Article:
“Everything Everywhere All at Once”: Kung-fu to bind


It’s an oasis in the summer desert of American entertainment. Preceded by an undeniable reputation for indescribable madness and a surprise success across the Atlantic (68 million dollars in revenue for a budget of 15 million), “Everything Everywhere All at Once” is finally released in France this Wednesday, August 31. In room and not on platform. A feat, just like the film, barred as only Asian cinema, in particular that of Hong Kong in the 1980s and 90s, knew how to be.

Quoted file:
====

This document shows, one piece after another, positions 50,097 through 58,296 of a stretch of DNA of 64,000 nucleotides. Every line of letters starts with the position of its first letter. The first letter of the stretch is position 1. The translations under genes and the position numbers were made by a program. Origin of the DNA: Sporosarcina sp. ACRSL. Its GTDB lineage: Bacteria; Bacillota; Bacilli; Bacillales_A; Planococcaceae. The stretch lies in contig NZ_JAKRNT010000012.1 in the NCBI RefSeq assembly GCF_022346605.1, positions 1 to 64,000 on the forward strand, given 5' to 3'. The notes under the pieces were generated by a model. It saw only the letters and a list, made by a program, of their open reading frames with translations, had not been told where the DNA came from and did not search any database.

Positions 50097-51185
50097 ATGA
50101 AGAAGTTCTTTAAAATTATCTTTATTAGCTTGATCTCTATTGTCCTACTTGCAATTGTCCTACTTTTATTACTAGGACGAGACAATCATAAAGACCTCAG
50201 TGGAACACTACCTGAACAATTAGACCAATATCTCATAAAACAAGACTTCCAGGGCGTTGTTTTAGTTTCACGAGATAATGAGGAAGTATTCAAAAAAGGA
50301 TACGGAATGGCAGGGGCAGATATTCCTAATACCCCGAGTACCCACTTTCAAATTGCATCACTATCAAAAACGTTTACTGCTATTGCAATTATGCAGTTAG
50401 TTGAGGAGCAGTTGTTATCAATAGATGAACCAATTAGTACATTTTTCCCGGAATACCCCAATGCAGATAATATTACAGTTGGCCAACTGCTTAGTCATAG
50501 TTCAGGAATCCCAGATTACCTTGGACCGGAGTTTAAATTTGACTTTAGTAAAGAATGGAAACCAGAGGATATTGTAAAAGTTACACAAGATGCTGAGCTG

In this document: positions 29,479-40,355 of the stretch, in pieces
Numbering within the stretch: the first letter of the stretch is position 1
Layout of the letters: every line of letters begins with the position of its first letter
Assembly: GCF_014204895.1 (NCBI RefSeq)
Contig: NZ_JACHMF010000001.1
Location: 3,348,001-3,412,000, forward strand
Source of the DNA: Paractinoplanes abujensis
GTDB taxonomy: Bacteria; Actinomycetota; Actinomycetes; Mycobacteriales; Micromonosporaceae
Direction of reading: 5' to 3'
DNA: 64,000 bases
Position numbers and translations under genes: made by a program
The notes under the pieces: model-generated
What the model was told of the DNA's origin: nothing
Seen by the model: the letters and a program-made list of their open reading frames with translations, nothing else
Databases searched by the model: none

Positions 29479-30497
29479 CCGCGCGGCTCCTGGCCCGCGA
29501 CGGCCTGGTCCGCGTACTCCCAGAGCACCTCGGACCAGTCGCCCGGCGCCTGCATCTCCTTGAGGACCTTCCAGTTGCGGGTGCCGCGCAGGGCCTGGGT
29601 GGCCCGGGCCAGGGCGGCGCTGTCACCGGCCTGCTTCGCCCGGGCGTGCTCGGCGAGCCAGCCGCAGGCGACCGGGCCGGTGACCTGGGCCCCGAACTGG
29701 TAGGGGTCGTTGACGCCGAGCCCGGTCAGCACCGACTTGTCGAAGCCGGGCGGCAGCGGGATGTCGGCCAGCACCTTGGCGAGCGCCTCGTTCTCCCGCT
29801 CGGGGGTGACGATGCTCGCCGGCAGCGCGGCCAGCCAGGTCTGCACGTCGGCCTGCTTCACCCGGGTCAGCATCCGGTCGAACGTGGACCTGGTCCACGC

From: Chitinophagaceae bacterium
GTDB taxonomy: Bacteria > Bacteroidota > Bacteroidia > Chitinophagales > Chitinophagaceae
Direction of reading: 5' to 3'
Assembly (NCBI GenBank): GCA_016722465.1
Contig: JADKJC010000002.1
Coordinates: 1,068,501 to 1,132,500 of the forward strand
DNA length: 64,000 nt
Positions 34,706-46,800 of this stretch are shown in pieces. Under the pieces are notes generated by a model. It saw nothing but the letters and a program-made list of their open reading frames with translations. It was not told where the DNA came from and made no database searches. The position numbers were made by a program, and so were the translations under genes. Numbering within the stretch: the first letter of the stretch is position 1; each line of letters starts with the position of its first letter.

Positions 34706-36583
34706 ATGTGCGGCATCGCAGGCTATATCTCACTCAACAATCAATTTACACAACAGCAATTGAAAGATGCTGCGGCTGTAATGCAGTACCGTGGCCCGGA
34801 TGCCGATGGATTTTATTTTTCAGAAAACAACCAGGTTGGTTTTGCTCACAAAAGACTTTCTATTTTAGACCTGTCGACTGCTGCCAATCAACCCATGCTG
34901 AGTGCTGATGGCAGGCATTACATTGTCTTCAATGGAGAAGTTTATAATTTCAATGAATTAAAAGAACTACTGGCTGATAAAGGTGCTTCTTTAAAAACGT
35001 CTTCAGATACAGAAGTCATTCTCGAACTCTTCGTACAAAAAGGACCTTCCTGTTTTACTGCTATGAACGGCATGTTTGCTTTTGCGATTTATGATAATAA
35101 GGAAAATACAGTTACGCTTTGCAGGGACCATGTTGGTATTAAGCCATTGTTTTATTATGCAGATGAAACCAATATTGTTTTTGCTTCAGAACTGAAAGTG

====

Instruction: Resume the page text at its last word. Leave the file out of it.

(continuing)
It is no coincidence that one of its historical stars, Michelle Yeoh, is the star. At 60, the martial arts legend plays Evelyn, a Chinese immigrant from Los Angeles on the verge of burnout. Overwhelmed by her daily life as a mother, wife, daughter and manager of a laundromat, in the crosshairs of the tax authorities, she discovers a heroine’s destiny in the multiverse, a tangle of parallel worlds that she must save from the harmful influence of his nemesis Jobu Tupaki (who is his own daughter).

A snub to the Marvel multiverse and its insipid superheroic productions? A schoolboy version of “Matrix”? “EEAAO” is all of this and more. Family drama, kung-f movie

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